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Running on Empty: An Ultramarathoner's Story of Love, Loss, and a Record-Setting Run Across Americ a Hardcover – April 14, 2011
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"One of America's greatest living adventurers and an expert without peer in human endurance."
-from the foreword by Christopher McDougal
"Marshall is The Man. Definitively. His run across America at the age of 57 sealed that distinction forever. He's living proof that endurance never sleeps, never gets old, never tires. Nothing can stop him, and that gives us all hope, gives us resolve to keep trying."
-Dean Karnazes, acclaimed endurance athlete and bestselling author of Ultramarathon Man: Confessions of an All-Night Runner
"Marshall and I go way back to the first Eco-Challenge in 1995. An athlete of astonishing grit both then and now, he never fails to push the limits of his sport, no matter what extreme endurance event he's chosen. Running on Empty tells the story of Marshall's greatest test: reading it, you get a sense of how tough this man is, but there's also a bit of Everyman in Marsh. He's an inspiration to all of us." -Mark Burnett, Emmy-award-winning producer of Survivor, Eco-Challenge, The Apprentice, Are You Smarter Than a Fifth Grader and others
About the Author
Marshall Ulrich is an extreme-endurance athlete, ultrarunner, mountaineer, and adventure racer. His career has earned him wins, records, and firsts on some of the toughest courses in the world and has taken him to the top of the highest mountains. He lives in Idaho Springs, Colorado.
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Personal tragedy is one common theme. Scott lost his mother and Marshall lost his first wife to crippling, horrible diseases. Rich battled alcoholism and had his first wife leave him during their honeymoon. Marshall had two failed marriages following the death of his first wife. All turned to running partly to cope with, and partly to literally run away from tragedy. (Dean's life, from what I remember, was not as marked by tragedy, though he did lose a sister to an accident at a young age.)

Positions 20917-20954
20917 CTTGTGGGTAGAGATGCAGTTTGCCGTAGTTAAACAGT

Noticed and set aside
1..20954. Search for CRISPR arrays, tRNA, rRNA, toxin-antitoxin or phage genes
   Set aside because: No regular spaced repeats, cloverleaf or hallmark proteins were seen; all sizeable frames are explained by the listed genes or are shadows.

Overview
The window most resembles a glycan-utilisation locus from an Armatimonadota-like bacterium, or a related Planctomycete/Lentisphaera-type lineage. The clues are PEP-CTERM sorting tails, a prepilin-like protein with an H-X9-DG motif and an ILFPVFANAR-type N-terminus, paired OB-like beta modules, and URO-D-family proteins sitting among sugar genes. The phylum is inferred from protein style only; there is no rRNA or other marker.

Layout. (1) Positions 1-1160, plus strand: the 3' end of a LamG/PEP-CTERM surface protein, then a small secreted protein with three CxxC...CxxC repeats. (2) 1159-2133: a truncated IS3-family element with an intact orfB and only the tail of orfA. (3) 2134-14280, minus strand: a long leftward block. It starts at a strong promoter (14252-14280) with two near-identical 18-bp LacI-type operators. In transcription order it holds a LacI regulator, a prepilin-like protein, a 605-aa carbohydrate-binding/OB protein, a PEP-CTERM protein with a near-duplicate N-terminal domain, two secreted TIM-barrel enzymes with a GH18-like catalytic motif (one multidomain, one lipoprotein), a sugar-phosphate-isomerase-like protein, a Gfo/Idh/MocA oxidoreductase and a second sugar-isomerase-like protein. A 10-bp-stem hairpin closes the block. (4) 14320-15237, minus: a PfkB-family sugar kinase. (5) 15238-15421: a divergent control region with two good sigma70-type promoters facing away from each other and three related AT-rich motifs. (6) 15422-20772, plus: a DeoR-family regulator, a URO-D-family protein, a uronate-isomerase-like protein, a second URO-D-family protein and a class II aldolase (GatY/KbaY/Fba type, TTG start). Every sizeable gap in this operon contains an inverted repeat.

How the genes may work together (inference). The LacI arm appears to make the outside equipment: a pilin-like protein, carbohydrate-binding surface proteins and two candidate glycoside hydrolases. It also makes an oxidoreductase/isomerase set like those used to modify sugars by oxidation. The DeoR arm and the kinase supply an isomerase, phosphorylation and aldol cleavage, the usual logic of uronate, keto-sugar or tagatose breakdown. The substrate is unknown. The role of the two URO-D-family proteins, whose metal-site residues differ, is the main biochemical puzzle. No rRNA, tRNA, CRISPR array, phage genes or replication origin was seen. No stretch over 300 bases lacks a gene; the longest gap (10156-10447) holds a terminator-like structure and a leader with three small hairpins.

Another common theme is an almost superhuman ability to disown pain. Dean, Scott, and Marshall have all not only completed, but won, the Badwater Ultramarathon, 135 miles from Death Valley at 282 feet below sea level to over 8000 feet at the portals of Mount Whitney - in July. Heat exhaustion, dehydration, blisters, black toenails... all common problems, causing many who enter to drop out. For Marshall? Wasn't good enough to run and win the race, he followed that up running it twice, then four times consecutively. He also ran it once entirely self-supported; no crew. He dealt with toenail problems by actually having his toenails surgically removed.
And yet, all of his record-setting Badwater efforts - not to mention climbing Mount Everest, the rest of the Seven Summits, and numerous other achievements - are merely in the introduction and periphery of this book, Running on Empty, which details his attempt to break the world record for running across America, from San Francisco to New York. Here he battled an increasingly troubling series of injuries, including plantar fasciitis and a torn tendon. His response? He, reluctantly, decreased his daily mileage from 70 to 60 miles, and mentally disowned his foot.